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Pentagon Spending Cuts? No so fast.

August 10, 2010

Perhaps like me, you groped for your coffee this morning, heard news reports that Secretary of Defense Robert M. Gates announced plans to cut Pentagon spending, and suddenly woke up!  Wow, the SecDef has joined our call for cuts in military spending!

Not so fast.

The headlines and the blurts on radio and TV have just the effect intended.  They convey to the public and Congress that the Pentagon has heard the cries for reducing federal deficits.  Even though President Obama said he would exempt the Pentagon from across the board federal spending cuts, the SecDef appears to be leading the deficit hawks by announcing spending cuts.

“Appears” is the operative word.  As far as I can tell, the SecDef has no intention of reducing the overall spending of the Pentagon.

Well, if “Pentagon spending cut” doesn’t mean reduced military spending, what does it mean?  It means that SecDef Gates is going to use this years “deficit crisis” to cut spending on some military contracts, jobs, and bases, and, then, he’ll keep the “savings” to fund other military programs that he likes better.

I’m assuming that Gates is trying to get control of Pentagon spending, and that he is daring to set priorities, something DoD is not accustomed to doing, but I also assume that our SecDef is not proposing to reduce overall military spending, which would be a real cut.

In other words,  I’m guessing that (a) Gates sees the political handwriting on the wall and is taking a political step now to preempt any Congressional calls for deep cuts in Pentagon spending; and (b) he is not really planning to significantly reduce Department of Defense (DoD) spending, but he will set some priorities, cut some programs, and move the money toward his priorities.  That is, he is not going to let a “deficit crisis” go unused; he’ll use it to eliminate some military waste and to strengthen the military programs he likes.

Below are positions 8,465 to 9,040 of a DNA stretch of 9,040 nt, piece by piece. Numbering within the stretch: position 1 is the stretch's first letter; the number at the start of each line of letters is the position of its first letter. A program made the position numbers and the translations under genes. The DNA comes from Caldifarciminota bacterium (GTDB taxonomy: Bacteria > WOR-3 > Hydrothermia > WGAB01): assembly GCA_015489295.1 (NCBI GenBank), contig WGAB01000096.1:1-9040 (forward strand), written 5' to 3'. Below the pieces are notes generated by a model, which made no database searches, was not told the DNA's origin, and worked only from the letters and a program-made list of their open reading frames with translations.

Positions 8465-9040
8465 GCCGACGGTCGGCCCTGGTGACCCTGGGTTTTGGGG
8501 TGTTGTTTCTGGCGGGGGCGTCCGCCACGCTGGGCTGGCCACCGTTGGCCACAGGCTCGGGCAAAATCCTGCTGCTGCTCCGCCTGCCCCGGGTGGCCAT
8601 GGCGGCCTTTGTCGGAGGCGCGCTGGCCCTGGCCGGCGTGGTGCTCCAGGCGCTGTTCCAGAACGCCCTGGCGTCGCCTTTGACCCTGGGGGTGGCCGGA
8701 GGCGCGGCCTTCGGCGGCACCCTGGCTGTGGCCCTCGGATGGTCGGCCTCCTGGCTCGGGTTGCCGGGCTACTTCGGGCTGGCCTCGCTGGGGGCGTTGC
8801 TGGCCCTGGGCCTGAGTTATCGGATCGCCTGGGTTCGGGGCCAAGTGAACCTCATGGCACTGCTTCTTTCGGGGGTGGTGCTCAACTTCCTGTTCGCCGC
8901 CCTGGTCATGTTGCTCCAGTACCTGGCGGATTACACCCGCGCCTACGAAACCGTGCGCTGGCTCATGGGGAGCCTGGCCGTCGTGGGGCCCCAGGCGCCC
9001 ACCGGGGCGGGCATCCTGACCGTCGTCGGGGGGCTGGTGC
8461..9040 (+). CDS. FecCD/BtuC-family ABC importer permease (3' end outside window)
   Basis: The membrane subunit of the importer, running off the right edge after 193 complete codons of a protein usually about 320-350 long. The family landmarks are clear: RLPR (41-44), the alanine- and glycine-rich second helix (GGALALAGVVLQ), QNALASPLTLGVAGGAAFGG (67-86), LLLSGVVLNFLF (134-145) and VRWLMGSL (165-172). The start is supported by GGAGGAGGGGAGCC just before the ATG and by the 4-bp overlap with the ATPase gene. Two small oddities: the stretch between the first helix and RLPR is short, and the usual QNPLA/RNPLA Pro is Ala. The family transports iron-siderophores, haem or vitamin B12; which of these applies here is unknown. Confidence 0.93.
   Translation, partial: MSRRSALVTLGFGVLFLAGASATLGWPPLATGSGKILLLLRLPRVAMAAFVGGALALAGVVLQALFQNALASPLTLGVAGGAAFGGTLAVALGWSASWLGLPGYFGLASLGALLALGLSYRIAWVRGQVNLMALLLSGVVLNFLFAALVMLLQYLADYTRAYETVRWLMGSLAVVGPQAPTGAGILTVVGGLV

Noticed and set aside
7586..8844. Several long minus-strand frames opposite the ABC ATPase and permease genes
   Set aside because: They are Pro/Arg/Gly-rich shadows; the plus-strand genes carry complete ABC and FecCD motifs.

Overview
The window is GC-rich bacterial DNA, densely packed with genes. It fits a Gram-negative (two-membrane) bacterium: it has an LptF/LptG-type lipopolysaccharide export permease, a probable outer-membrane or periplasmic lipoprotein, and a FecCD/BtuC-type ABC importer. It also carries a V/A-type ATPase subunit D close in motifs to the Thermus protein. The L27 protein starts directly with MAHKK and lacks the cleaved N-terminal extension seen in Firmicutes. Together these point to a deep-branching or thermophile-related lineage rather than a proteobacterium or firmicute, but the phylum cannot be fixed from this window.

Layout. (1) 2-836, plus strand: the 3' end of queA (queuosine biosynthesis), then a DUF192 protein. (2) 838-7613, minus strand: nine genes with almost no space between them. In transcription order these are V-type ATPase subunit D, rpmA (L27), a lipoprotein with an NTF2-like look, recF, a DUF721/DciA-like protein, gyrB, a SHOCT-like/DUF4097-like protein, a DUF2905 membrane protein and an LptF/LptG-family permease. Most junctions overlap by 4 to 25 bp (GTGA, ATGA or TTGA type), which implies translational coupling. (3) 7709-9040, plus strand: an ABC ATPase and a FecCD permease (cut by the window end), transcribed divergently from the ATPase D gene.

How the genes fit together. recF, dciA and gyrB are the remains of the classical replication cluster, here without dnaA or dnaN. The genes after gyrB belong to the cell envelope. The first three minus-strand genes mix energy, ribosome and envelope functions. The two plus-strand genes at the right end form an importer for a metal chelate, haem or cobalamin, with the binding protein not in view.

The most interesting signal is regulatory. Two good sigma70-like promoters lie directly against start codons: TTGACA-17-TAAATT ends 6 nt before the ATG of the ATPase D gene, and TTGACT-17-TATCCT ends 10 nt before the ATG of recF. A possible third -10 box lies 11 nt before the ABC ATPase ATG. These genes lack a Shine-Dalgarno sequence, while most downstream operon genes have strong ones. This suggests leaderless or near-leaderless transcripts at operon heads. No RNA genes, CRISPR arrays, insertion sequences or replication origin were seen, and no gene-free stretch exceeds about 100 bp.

Members of Congress, Governors, and mayors can be counted on to pummel Gates for cutting some military spending in some congressional districts, states, or cities.  For example, my governor, Bob McDonnell of Virginia, expressed outrage today that Gates would take money from the Pentagon to fund domestic programs.  (He’s wrong that Gates would shift the money to domestic programs, although he’s right some military spending would be reduced in Virginia.)  The facts be damned, McDonnell and others will protest the loss of jobs and revenue.

Although Gates didn’t name a number, we’ve heard that he plans cuts in the range of $100 billion over the next five  years.  Virginia, I’m told, currently gets about 10% of its GDP from military spending.  Most states get much less.  However, given how Congress protects military spending, you might think that a state’s GDP depended on continued high levels of military spending.  In fact, federal spending for other sectors in the economy, e.g. education, health, transportation, and greening of buildings, produce more jobs and create more value than does military spending.

Our elected officials should be demanding cuts in military spending so that that money could be used to rebuild America by putting more Americans to work providing services and adding value.

So don’t cry for the poor Pentagon.  Military spending will probably continue to grow unless we mobilize voters to demand that Congress make real cuts, cuts that actually reduce overall Pentagon spending.

FCNL and The National Priorities Project have launched Our Nation’s Checkbook campaign to mobilize concerned taxpayers across the country.  Today would be a good time to contact your member of Congress to correct the misleading Pentagon message that it plans to cut spending.  It doesn’t.  It plans to continue spending just as much as ever, but, perhaps, on fewer things.  We have big problems to solve, and solving them will take some big money, too, but war is not the answer.

One Comment
  1. Jeanne DeFlorio permalink
    August 11, 2010 7:38 am

    Interesting fact that spending on programs that benefit America Citizens actually creates more jobs that Military Spending as this article points out.

    Just how is it that the vast majority of the people cannot see this?

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